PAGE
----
NYMC Faculty Publications

Title

Cyp2c44 Gene Disruption Is Associated With Increased Hematopoietic Stem Cells: Implication in Chronic Hypoxia-induced Pulmonary Hypertension

Document Type

Article

Publication Date

August 2017

Department

Pharmacology

Abstract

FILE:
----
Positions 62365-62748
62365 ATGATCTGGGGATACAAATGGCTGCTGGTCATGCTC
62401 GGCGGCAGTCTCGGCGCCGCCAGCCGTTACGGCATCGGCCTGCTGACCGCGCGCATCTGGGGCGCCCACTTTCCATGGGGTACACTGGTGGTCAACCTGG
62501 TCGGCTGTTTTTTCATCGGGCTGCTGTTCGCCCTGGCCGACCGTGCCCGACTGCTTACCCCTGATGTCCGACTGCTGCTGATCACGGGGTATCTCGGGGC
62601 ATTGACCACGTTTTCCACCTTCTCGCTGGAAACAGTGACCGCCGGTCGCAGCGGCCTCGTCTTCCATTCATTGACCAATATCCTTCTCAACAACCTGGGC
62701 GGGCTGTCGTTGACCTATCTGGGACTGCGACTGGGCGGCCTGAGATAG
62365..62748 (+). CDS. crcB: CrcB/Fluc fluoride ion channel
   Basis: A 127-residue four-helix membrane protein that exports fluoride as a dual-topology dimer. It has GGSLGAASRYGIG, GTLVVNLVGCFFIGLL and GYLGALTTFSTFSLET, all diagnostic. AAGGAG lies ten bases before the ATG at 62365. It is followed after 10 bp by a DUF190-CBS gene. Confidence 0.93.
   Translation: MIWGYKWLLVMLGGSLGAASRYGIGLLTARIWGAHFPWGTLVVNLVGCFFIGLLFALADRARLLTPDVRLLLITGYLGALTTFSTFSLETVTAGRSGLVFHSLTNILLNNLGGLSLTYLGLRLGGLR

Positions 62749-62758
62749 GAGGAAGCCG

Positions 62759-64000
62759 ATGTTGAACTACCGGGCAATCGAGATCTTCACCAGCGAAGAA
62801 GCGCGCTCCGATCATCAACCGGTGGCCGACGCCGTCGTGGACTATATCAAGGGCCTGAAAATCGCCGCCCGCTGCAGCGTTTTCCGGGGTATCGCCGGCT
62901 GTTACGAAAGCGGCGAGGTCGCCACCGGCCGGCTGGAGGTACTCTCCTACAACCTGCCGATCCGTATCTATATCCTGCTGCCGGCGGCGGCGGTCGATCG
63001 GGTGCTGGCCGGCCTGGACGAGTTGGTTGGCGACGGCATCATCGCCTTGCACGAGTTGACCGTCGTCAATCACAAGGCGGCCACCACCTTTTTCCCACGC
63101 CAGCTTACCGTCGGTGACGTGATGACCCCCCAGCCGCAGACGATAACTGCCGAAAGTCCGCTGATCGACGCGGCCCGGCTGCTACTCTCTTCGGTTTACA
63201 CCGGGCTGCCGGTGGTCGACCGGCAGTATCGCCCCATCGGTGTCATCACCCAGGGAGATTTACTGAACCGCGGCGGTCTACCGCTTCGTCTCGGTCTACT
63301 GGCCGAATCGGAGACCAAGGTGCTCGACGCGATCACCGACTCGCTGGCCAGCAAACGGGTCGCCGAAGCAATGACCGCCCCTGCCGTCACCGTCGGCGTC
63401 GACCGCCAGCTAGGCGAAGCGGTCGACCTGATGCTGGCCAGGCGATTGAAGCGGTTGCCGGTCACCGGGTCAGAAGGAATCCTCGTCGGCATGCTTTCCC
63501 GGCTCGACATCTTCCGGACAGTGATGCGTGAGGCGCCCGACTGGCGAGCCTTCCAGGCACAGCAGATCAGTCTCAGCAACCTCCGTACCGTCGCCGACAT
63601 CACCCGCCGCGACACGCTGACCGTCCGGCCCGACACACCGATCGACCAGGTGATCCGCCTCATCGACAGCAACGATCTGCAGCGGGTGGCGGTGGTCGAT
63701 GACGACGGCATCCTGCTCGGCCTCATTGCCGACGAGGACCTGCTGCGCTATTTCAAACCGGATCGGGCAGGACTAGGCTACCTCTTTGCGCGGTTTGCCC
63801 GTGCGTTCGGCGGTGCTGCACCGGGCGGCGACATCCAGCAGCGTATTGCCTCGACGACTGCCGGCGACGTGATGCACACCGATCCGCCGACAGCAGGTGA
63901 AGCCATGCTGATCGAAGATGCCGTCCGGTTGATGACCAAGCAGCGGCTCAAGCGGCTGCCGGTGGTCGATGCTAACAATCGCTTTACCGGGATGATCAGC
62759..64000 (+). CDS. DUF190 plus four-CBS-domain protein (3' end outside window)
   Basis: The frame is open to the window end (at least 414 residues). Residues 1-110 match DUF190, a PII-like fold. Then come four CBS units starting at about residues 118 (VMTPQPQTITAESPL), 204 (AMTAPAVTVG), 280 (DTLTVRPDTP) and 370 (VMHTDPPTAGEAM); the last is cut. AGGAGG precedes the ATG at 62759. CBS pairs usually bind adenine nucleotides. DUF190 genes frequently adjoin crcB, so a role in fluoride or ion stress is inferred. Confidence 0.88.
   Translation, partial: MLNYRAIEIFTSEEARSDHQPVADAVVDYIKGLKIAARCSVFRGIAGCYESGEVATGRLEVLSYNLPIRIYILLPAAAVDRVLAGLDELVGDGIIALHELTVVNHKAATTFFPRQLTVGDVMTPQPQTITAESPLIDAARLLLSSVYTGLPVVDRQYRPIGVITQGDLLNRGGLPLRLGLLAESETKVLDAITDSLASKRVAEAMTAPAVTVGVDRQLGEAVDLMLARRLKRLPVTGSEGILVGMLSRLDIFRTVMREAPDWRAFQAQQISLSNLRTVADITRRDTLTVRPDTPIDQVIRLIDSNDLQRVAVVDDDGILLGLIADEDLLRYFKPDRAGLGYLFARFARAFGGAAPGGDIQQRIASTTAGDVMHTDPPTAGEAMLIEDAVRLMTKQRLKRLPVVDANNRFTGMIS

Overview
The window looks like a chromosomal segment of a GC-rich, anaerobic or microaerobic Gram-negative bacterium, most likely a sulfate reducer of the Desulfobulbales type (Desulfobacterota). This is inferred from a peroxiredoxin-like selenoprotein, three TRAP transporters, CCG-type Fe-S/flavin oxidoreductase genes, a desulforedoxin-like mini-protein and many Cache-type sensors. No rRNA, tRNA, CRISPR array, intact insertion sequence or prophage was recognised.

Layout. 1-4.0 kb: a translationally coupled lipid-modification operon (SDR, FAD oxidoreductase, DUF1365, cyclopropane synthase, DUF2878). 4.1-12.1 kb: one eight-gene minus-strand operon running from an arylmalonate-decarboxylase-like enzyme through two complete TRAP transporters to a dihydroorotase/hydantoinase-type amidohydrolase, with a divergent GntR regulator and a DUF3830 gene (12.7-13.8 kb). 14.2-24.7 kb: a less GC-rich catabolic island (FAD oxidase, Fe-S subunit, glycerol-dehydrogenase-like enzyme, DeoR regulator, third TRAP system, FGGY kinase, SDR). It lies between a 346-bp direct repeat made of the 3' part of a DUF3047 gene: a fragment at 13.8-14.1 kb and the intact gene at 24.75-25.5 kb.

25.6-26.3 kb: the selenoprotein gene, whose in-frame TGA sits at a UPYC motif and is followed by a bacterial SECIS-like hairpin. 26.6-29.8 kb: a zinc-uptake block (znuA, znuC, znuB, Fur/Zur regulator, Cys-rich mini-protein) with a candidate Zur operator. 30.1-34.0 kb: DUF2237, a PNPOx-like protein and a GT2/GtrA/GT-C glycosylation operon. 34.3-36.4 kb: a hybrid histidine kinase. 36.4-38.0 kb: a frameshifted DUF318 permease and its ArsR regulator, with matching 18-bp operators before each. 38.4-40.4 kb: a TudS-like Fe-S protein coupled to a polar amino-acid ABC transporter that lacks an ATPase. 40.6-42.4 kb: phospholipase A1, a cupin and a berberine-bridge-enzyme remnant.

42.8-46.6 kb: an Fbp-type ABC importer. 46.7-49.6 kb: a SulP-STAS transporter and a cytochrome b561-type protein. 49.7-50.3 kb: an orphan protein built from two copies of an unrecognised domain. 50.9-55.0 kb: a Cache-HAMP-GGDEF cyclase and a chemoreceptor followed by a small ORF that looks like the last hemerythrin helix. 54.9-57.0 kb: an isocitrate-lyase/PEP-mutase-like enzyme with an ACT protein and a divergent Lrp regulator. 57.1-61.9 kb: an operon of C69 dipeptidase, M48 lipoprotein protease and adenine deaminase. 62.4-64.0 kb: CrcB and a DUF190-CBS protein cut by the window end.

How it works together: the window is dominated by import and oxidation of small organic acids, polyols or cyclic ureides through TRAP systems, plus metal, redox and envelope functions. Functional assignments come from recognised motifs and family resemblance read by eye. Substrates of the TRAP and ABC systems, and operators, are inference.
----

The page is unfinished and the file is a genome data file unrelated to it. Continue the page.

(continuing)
We have recently demonstrated that disruption of the murine cytochrome P450 2c44 gene exacerbates chronic hypoxia-induced pulmonary artery remodeling and hypertension in mice. Subsequently, we serendipitously found that Cyp2c44 gene disruption also increases hematopoietic stem cell (HSC) number in bone marrow and blood. Therefore, the objective of this study was to investigate whether Cyp2c44 disruption regulates HSC phenotype and whether increases in differentiated HSCs contribute to chronic hypoxia-induced remodeling of pulmonary arteries. Our findings demonstrated that lack of a CYP2C44 epoxygenase, which produces epoxyeicosatrienoic acids and hydroxyeicosatetraenoic acids, increases: 1] HSC (CD34+, CD117+, and CD133+) numbers, 2] proangiogenic (CD34+, CD133+, CD34+, CD117+, CD133+) cells, and 3] immunogenic/inflammatory (CD34+, CD11b+, CD133+, CD11b+, F4/80+, CD11b+, and F4/80+ CD11b+) monocytes and macrophages, in bone morrow and blood as compared to wild type mice. Furthermore, we identified increased CD133+ and von Willebrand factor positive cells, which are derived from proangiogenic stem cells, in remodeled and occluded pulmonary arteries of CYP2C44-deficient mice exposed to chronic hypoxia. In conclusion, our results demonstrated that CYP2C44-derived lipid mediators played a critical role in regulating HSCs phenotype, because disruption of Cyp2c44 gene increased differentiated HSCs that potentially contributed to chronic hypoxia-induced pulmonary artery remodeling and occlusion.

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